This is a very character-centric book, and the characters are wonderful! It’s hard not to fall in love with Sal, an exceptionally emotionally precocious child, despite the fact that he’s still trying to recover from the loss of his mother when he was a young child. He’s also a practiced magician, and his magic adds a playful element to the book. Then there’s Gabi, who’s precocious in an entirely different way–she could win any debate with her logical mind and incredible intelligence. The book explores themes of love and loss and deep friendship. My only complaint is that it’s a bit light on plot, especially for a middle grade–I kept waiting for Sal and Gabi to … break the universe or something. The title is deceiving because nothing bad ever really happens because of Sal’s gift with multi-verses and he doesn’t do all that much with his gift until the very end of the book (which was excellent and emotionally compelling). Still, there were lots of positives: great messages, tons of Cuban-American culture, a diabetic main character who helped us see what living with that condition is like.
This was high on the list as a contender for the top spot!
We're Not from Here by Geoff Rodkey
Published by Crown Books for Young Readers on March 5, 2019
Genres: Middle Grade, Science Fiction
Cover Artist: Andrew Bannecker
Imagine being forced to move to a new planet where YOU are the alien! From the creator of the Tapper Twins,
New York Times
bestselling author Geoff Rodkey delivers a topical, sci-fi middle-grade novel that proves friendship and laughter can transcend even a galaxy of differences.
The first time I heard about Planet Choom, we'd been on Mars for almost a year. But life on the Mars station was grim, and since Earth was no longer an option (we may have blown it up), it was time to find a new home.
That's how we ended up on Choom with the Zhuri. They're very smart. They also look like giant mosquitos. But that's not why it's so hard to live here. There's a lot that the Zhuri don't like: singing (just ask my sister, Ila), comedy (one joke got me sent to the principal's office), or any kind of emotion. The biggest problem, though? The Zhuri don't like us. And if humankind is going to survive, it's up to my family to change their minds. No pressure.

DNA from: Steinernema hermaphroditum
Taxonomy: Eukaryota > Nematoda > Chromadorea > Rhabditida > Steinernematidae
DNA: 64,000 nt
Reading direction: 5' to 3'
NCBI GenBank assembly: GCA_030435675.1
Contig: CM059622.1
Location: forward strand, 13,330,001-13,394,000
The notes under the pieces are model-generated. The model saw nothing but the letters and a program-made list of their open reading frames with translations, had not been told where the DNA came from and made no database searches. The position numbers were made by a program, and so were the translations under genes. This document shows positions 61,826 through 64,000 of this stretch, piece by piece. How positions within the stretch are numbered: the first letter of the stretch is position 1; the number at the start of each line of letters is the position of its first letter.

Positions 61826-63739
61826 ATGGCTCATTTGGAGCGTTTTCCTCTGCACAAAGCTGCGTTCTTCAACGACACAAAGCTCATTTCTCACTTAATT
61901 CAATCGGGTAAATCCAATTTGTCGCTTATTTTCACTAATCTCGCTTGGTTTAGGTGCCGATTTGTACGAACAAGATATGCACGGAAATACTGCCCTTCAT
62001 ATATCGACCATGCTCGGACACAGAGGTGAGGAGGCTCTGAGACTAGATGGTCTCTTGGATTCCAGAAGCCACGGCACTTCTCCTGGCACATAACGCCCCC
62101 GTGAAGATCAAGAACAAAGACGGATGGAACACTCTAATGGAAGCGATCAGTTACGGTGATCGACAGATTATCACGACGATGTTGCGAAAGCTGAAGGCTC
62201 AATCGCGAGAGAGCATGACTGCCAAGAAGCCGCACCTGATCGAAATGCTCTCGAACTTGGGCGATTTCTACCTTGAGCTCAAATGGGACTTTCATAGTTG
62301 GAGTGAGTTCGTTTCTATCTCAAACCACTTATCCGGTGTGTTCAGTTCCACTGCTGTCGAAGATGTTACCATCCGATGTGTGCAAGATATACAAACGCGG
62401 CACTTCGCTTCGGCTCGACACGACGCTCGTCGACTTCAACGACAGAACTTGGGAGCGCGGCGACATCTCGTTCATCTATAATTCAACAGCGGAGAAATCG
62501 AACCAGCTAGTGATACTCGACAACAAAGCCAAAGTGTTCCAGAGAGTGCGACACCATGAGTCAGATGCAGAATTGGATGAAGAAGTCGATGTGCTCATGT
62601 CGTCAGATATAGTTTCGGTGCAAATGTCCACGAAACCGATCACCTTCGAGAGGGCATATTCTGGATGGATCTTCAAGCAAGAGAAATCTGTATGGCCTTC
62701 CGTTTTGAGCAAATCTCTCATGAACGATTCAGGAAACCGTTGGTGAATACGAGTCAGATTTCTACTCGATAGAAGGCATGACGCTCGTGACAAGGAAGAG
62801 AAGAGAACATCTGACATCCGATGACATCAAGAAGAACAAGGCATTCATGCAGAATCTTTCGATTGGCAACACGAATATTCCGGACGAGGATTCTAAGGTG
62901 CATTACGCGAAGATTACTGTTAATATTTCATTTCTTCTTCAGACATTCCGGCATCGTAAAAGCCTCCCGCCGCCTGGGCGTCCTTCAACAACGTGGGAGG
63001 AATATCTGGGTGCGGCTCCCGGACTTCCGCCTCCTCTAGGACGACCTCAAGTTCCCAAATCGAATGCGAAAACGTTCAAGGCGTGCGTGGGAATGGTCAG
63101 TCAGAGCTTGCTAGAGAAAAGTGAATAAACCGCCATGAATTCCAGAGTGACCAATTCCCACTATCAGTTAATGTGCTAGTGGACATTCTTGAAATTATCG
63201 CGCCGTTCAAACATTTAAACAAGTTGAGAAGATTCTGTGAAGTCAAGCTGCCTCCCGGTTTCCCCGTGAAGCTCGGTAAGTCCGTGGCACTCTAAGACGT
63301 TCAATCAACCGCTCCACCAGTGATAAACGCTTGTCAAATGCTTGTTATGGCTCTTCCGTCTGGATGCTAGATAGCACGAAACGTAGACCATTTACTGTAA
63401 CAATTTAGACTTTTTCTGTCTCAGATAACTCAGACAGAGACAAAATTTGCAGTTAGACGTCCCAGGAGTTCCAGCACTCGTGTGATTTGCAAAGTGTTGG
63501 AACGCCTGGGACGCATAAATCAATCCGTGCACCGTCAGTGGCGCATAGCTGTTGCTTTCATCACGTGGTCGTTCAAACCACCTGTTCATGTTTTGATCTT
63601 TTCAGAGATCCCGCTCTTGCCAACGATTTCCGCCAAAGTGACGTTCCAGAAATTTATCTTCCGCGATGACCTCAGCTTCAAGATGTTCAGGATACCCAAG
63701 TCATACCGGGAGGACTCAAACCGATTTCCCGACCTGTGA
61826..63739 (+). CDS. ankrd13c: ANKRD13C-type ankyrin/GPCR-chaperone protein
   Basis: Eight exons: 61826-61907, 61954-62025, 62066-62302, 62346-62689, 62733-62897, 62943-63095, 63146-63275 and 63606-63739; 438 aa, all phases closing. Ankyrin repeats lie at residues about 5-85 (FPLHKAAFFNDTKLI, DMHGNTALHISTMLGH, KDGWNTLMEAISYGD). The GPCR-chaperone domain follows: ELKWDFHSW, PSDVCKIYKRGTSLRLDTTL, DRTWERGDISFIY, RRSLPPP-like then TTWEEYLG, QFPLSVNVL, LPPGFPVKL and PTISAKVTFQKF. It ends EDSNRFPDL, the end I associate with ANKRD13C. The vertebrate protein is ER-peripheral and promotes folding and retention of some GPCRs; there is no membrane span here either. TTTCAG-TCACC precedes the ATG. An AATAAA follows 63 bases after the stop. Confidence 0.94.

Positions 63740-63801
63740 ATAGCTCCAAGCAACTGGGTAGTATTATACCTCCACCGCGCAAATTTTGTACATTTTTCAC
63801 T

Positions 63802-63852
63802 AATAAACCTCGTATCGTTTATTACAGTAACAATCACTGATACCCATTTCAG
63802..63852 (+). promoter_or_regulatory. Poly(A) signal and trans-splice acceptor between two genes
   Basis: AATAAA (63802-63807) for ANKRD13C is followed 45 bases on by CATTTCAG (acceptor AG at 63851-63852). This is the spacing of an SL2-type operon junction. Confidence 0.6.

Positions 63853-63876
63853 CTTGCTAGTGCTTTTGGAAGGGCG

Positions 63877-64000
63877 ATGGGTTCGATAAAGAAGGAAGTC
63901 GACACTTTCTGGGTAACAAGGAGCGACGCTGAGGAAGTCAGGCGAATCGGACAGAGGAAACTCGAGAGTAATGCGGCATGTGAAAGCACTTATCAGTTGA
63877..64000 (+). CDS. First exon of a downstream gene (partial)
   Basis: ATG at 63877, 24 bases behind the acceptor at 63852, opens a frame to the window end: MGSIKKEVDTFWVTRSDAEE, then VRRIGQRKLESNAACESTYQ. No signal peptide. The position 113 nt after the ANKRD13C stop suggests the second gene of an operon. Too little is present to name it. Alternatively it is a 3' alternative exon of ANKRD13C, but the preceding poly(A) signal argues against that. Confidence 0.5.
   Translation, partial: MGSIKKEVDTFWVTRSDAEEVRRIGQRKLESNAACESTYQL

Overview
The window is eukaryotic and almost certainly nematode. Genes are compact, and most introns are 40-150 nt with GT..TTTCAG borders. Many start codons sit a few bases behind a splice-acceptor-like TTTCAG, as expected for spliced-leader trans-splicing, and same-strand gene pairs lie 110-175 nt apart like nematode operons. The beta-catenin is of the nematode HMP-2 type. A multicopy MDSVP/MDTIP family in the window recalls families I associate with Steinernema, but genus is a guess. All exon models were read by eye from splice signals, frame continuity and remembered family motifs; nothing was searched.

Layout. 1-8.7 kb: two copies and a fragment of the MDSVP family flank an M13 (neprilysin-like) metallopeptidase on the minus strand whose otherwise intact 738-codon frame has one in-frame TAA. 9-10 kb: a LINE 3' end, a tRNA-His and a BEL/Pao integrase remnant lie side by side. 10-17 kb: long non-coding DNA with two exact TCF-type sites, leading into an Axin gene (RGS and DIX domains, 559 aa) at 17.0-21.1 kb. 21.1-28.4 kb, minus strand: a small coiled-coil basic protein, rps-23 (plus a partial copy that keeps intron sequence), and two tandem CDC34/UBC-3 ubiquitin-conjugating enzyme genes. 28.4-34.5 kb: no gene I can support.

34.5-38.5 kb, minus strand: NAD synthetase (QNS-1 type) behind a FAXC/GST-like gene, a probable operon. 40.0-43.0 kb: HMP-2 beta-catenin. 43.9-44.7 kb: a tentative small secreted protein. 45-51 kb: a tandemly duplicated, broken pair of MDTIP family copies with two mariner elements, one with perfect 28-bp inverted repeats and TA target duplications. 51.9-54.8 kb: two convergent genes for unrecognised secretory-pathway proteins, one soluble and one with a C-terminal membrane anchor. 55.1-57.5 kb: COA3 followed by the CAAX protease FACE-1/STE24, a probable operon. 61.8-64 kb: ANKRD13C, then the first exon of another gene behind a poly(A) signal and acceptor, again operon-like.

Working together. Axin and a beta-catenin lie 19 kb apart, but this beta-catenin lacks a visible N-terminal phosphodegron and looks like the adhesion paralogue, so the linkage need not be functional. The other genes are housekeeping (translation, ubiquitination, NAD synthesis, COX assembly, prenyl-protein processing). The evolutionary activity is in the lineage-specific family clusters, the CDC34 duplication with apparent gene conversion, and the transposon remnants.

I really loved this exploration of refugees and immigration. Based on the cover, I thought this was just going to be a lighthearted book, but it was much more serious than I expected it to be. I found myself constantly analyzing the parallels with modern-day refugees. Of course, middle-grade readers won’t be doing that, but these themes could be discussed in a classroom situation. Even with these significant themes, though, the book is told in a humorous manner that kids will enjoy. Things were wrapped up a little suddenly (and easily?), but middle-graders probably won’t be bothered by that aspect as much as some adult readers might.
Homerooms and Hall Passes by Tom O'Donnell
Series: Homerooms and Hall Passes #1
on October 8, 2019
Genres: Middle Grade, Fantasy
Cover Artist: Stephen Gilpin
In the mystical realm of Bríandalör, every day the brave and the bold delve into hidden temples or forgotten dungeons, battling vile monsters and evil wizards to loot their treasure hoards for sweet, sweet magic items.
But in their free time, our heroes—Thromdurr the mighty barbarian, Devis the shifty thief, Vela the noble paladin, Sorrowshade the Gloom Elf assassin, and Albiorix the (good!) wizard—need to relax and unwind.
That’s why they meet up once a week to play Homerooms & Hall Passes: a role-playing game where they assume the characters of average American eighth graders.
But when the five young adventurers are magically transported into their H&H game by an ancient curse, they must band together to survive their toughest challenge yet: middle school.
Who knew that battling ogres would be easier than passing algebra or navigating the cafeteria social scene? They must use what they’ve learned from playing Homerooms & Hall Passes to figure out how to save their game world (which might actually be real...).
Dungeons & Dragons meets Jumanji in this new, laugh-out-loud adventure series from the author of the beloved Hamstersaurus Rex series.
This book is absolutely hilarious! If we were judging by sheer entertainment alone, I’m guessing that this would have won for me hands-down because I can’t remember the last time I laughed so much while reading! The whole concept of role-playing-game characters coming to the “real” world (which they thought of as a pretend world from their RPG) is incredibly unique. It’s also a fabulous example of a multi-POV book done right, and I fell in love with every one of the characters. Seeing the mundane world of an average middle-grade school through an outsider’s perspective was so much fun, and I loved the way the characters’ game affected the middle school environment. Honestly, I can’t rave about this book enough!
This book was also a top contender—we had such a hard time deciding in the end!
So, that wraps up my thoughts on the 2019 MG Speculative Fiction Cybils Finalists. Judging for the awards was a fantastic experience, and I’m excited to be a part of the process once again.